She added: "The poster girl thing was not my choice."


However she also said the murder of 22 music fans in the Manchester Arena suicide bombing was “fair justification” for air raids on IS in Syria.

Showing no remorse, the 19-year-old dismissed the atrocity at the 2017 Ariana Grande ­concert as “retaliation.”

She left London in February 2015 with two school friends to follow another classmate to Syria.

She said one friend, Kadiza Sultana, had died in an airstrike but the other Bethnal Green girls, Amira Abase and Sharmeena Begum, had stayed with ISIS in Baghuz.

She said she feared she will never see her husband Riedijk again, whom she still loved “very much”.

Riedijk, 26, a convert to Islam who grew up in a middle-class family home in Arnhem, is suspected by police of being involved in a terrorist plot in the Netherlands.

He was convicted in his absence last year of membership of a terrorist group.

Why and how was Shamima Begum stripped of her British citizenship?

The Home Secretary's power to deprive someone of their British citizenship is covered by Section 40 British Nationality Act 1981.

It states the Home Sec must be satisfied "it would be conducive to the public good to deprive person of his or her British nationality.

The official regulations add "that s/he would not become stateless as a result of the deprivation."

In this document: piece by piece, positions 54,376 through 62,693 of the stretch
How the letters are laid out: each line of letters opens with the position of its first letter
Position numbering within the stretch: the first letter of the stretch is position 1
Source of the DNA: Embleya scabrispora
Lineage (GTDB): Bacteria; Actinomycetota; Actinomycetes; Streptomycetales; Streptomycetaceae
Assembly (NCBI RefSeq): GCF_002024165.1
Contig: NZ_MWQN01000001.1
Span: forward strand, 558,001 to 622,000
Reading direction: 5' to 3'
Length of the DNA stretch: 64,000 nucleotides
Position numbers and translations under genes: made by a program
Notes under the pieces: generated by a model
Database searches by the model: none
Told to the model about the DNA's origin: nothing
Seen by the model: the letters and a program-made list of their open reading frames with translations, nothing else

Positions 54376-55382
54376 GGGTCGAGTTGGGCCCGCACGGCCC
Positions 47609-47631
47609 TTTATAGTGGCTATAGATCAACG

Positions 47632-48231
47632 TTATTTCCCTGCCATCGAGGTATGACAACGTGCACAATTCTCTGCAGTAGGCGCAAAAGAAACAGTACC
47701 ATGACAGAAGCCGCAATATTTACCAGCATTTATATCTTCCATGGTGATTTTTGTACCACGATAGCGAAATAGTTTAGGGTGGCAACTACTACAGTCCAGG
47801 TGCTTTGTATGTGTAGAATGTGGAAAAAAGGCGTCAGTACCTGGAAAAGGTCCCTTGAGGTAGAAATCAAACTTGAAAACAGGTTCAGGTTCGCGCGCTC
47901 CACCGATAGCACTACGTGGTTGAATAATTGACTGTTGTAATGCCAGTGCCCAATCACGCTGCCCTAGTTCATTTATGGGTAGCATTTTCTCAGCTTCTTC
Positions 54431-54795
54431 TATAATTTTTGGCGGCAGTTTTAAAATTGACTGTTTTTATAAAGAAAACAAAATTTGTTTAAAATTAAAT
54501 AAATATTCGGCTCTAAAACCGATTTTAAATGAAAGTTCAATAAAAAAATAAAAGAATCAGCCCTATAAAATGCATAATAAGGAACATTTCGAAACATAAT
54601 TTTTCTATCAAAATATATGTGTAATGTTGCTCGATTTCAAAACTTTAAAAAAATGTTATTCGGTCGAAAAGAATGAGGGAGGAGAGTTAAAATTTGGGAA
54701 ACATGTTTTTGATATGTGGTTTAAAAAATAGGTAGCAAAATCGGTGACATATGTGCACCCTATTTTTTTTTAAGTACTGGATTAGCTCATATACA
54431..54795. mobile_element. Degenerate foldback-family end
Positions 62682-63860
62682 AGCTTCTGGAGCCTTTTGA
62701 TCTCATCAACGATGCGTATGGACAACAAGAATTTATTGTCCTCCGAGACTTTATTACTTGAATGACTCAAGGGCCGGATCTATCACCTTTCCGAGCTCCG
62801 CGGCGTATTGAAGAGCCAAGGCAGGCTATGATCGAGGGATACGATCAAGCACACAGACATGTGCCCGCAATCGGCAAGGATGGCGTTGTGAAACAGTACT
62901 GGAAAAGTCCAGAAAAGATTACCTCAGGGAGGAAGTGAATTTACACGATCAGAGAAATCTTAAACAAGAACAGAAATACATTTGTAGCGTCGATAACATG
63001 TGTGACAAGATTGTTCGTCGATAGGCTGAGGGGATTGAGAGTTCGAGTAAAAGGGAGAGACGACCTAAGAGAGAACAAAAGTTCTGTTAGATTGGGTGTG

Home Office guidance states that 'Conduciveness to the Public Good' means "depriving in the public interest on the grounds of involvement in terrorism, espionage, serious organised crime, war crimes or unacceptable behaviours."

If Shamima Begum decides to appeal the decision to impose deprivation of citizenship order she has 28 days to appeal to the Special Immigration Appeals Commission


Questions have been raised over whether Britain would be able to prevent Begum's eventual return to the UK.

Shamima's parents had been consulting their lawyer about legal action against the government to force it to allow the teenager back into the country.

However, Home Secretary Sajid Javid had warned he "will not hesitate" to prevent the return of Britons who travelled to join ISIS.

According to the BBC, 12 other British women have arrived at displacement camps in northern Syria in the past week.